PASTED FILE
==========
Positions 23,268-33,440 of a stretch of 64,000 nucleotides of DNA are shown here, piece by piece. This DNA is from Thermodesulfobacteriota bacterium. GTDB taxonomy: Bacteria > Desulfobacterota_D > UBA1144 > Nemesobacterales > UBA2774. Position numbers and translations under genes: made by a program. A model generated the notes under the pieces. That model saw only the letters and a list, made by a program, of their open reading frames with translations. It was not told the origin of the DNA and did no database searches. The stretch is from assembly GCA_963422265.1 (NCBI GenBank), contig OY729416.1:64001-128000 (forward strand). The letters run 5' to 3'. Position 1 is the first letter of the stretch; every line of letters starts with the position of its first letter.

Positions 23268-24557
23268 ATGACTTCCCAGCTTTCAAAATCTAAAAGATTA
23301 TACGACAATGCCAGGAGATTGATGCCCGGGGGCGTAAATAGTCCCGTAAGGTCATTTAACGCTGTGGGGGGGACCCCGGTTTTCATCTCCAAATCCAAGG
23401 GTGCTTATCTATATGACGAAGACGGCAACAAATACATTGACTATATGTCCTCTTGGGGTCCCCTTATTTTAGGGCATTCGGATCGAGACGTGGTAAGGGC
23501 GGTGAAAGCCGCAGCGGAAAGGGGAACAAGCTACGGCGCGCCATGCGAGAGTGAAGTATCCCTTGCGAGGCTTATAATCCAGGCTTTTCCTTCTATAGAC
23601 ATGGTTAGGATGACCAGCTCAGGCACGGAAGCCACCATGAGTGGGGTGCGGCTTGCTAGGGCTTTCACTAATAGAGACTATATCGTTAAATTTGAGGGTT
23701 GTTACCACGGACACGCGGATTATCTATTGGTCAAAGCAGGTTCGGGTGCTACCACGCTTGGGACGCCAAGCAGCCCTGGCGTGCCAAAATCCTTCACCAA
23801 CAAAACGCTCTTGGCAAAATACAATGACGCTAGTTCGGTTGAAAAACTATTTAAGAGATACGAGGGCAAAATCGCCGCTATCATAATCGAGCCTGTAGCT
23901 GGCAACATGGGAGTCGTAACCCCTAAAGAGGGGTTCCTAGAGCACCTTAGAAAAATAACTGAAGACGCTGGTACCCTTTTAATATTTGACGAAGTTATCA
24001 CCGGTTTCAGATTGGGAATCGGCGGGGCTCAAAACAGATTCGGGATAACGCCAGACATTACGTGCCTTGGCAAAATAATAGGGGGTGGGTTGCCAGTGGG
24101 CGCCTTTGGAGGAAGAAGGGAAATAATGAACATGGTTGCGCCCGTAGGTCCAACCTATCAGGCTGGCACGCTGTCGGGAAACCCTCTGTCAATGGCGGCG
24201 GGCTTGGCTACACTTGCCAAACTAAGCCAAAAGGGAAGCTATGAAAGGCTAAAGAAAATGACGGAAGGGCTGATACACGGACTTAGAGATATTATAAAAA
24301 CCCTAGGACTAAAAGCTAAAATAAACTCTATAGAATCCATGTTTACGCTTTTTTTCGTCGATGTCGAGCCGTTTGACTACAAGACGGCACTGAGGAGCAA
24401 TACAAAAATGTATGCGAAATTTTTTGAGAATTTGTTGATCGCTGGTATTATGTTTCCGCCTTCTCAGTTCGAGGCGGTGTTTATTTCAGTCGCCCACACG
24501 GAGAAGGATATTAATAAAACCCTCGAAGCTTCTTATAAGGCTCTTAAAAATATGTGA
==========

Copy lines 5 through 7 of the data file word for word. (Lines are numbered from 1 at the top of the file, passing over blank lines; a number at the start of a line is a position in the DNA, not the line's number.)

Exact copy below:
23401 GTGCTTATCTATATGACGAAGACGGCAACAAATACATTGACTATATGTCCTCTTGGGGTCCCCTTATTTTAGGGCATTCGGATCGAGACGTGGTAAGGGC
23501 GGTGAAAGCCGCAGCGGAAAGGGGAACAAGCTACGGCGCGCCATGCGAGAGTGAAGTATCCCTTGCGAGGCTTATAATCCAGGCTTTTCCTTCTATAGAC
23601 ATGGTTAGGATGACCAGCTCAGGCACGGAAGCCACCATGAGTGGGGTGCGGCTTGCTAGGGCTTTCACTAATAGAGACTATATCGTTAAATTTGAGGGTT